Both can also be used as a "row source" to quickly generate millions of rows of random but constrained test data and will blow the doors off almost every other method of generating such table.

    Here are a couple of more links to have a gander at in the area of generating test data.  Just replace the Cross Join of sys.all_columns (a "row source" also known as a "Pseudo Cursor" with a single call to fnTally with the correct parameters.

    https://www.sqlservercentral.com/articles/generating-test-data-part-1-generating-random-integers-and-floats-1

    https://www.sqlservercentral.com/articles/generating-test-data-part-2-generating-sequential-and-random-dates

    The last link in my signature line below will take you to one version of the fnTally function.

    --Jeff Moden


    RBAR is pronounced "ree-bar" and is a "Modenism" for Row-By-Agonizing-Row.
    First step towards the paradigm shift of writing Set Based code:
    ________Stop thinking about what you want to do to a ROW... think, instead, of what you want to do to a COLUMN.
    "Change is inevitable... change for the better is not".
    "Dear Lord... I'm a DBA so please give me patience because, if you give me strength, I'm going to need bail money too!"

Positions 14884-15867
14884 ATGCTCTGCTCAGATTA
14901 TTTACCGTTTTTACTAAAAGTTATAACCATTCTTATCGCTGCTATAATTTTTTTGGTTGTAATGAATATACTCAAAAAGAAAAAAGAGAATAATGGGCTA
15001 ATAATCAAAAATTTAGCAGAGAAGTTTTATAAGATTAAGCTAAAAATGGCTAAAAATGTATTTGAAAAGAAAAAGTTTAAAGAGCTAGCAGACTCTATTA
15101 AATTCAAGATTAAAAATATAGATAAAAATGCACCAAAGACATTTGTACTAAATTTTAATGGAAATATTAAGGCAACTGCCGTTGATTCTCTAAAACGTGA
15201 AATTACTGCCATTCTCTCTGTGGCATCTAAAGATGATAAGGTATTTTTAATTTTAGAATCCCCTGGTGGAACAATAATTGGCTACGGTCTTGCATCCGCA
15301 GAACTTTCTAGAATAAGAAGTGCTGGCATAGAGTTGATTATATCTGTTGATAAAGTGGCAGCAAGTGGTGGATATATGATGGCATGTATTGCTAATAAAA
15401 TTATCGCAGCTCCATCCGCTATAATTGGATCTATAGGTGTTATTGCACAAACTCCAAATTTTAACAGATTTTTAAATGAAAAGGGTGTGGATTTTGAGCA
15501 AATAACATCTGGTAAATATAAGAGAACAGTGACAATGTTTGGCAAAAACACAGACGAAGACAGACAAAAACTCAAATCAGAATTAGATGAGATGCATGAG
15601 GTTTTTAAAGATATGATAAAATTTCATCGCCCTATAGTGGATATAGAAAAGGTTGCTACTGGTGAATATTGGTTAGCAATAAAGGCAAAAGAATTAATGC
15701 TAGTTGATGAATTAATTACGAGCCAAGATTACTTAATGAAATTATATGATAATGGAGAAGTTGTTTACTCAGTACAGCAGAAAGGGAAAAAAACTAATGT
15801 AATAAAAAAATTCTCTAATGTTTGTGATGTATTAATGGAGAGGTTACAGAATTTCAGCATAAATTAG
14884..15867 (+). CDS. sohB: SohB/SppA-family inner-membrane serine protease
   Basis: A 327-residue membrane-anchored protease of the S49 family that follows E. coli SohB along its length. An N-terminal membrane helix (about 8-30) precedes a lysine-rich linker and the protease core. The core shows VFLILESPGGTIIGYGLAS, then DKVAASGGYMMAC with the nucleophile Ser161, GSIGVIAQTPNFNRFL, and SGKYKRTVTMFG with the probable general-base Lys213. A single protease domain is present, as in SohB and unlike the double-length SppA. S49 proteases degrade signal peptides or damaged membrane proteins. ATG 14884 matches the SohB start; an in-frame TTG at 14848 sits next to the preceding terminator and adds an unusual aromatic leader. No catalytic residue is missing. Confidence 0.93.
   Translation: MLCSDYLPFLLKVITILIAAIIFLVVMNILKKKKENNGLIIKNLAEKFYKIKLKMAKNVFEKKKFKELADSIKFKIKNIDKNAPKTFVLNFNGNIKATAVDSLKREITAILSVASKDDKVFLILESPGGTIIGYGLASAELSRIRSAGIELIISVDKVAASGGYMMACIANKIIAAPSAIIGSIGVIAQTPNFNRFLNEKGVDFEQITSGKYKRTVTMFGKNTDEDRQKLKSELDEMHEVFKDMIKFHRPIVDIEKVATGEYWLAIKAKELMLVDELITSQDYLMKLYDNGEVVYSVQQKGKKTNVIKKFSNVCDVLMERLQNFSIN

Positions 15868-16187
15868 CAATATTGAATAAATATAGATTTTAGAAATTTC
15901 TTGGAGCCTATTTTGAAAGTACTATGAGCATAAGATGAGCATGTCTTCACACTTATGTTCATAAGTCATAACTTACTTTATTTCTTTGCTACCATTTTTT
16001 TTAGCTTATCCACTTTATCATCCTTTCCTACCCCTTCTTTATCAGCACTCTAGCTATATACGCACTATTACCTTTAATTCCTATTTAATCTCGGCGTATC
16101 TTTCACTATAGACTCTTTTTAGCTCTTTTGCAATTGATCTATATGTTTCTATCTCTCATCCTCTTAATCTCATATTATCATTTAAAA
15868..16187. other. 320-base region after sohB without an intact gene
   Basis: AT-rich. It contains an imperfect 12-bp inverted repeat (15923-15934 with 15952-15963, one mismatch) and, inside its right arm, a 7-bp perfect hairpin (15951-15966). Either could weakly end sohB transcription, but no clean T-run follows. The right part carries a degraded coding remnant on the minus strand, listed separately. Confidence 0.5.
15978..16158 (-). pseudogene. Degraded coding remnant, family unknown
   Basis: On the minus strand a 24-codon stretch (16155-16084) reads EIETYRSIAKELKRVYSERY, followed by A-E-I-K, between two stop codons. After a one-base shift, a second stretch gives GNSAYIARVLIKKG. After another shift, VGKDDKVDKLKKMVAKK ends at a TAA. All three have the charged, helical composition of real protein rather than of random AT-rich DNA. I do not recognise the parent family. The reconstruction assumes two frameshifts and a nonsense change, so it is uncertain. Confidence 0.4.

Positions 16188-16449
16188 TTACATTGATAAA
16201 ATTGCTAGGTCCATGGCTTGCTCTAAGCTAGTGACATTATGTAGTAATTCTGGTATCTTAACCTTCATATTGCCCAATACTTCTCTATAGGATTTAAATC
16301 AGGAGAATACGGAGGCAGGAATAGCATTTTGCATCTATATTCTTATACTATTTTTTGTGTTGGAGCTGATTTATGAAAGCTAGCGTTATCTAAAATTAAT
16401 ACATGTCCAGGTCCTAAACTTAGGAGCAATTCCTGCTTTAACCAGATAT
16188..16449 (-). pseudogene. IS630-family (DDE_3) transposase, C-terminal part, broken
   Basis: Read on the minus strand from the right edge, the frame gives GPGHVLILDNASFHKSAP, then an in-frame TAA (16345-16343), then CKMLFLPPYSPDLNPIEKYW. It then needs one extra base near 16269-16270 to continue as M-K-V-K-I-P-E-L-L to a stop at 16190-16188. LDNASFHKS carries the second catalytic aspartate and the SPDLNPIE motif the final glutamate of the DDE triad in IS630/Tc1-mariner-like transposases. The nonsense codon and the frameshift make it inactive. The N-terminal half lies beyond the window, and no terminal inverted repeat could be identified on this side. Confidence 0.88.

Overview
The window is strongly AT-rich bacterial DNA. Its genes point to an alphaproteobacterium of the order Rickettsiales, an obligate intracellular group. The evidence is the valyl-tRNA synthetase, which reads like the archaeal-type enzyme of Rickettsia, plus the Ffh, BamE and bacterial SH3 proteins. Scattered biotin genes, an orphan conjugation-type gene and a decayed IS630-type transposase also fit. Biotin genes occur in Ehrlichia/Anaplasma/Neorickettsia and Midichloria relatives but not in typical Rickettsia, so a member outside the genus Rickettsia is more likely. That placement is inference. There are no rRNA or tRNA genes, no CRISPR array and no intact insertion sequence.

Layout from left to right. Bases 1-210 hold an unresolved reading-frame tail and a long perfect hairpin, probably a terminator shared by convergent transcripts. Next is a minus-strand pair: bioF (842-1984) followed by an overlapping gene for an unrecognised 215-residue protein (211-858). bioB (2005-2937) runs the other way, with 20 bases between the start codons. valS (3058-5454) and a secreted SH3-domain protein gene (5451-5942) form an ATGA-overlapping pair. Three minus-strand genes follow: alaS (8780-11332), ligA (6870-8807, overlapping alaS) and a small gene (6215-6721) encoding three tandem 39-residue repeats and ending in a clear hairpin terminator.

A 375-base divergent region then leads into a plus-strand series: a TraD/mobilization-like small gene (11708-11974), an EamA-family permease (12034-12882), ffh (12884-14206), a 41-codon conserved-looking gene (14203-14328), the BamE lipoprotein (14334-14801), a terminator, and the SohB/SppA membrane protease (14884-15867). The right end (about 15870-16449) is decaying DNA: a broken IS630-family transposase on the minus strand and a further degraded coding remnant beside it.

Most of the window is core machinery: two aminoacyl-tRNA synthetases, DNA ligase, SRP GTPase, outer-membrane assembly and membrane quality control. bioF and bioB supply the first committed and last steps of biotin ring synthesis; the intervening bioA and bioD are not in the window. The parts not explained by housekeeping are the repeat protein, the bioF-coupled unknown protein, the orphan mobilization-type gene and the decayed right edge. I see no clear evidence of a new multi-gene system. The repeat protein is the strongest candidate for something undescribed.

Helpful Links:
    How to post code problems
    How to Post Performance Problems
    Create a Tally Function (fnTally)

  • I don't have anything to add.  I just wanted to say thanks for your informative responses and articles.  I have shared some of your links with a coworker who is way more experienced than I am but hasn't considered tally tables.

    Rick

  • Thanks for the feedback, Rick.

    --Jeff Moden


    RBAR is pronounced "ree-bar" and is a "Modenism" for Row-By-Agonizing-Row.
    First step towards the paradigm shift of writing Set Based code:
    ________Stop thinking about what you want to do to a ROW... think, instead, of what you want to do to a COLUMN.
    "Change is inevitable... change for the better is not".
    "Dear Lord... I'm a DBA so please give me patience because, if you give me strength, I'm going to need bail money too!"

    Helpful Links:
    How to post code problems
    How to Post Performance Problems
    Create a Tally Function (fnTally)

Viewing 6 posts - 16 through 21 (of 21 total)

You must be logged in to reply to this topic. Login to reply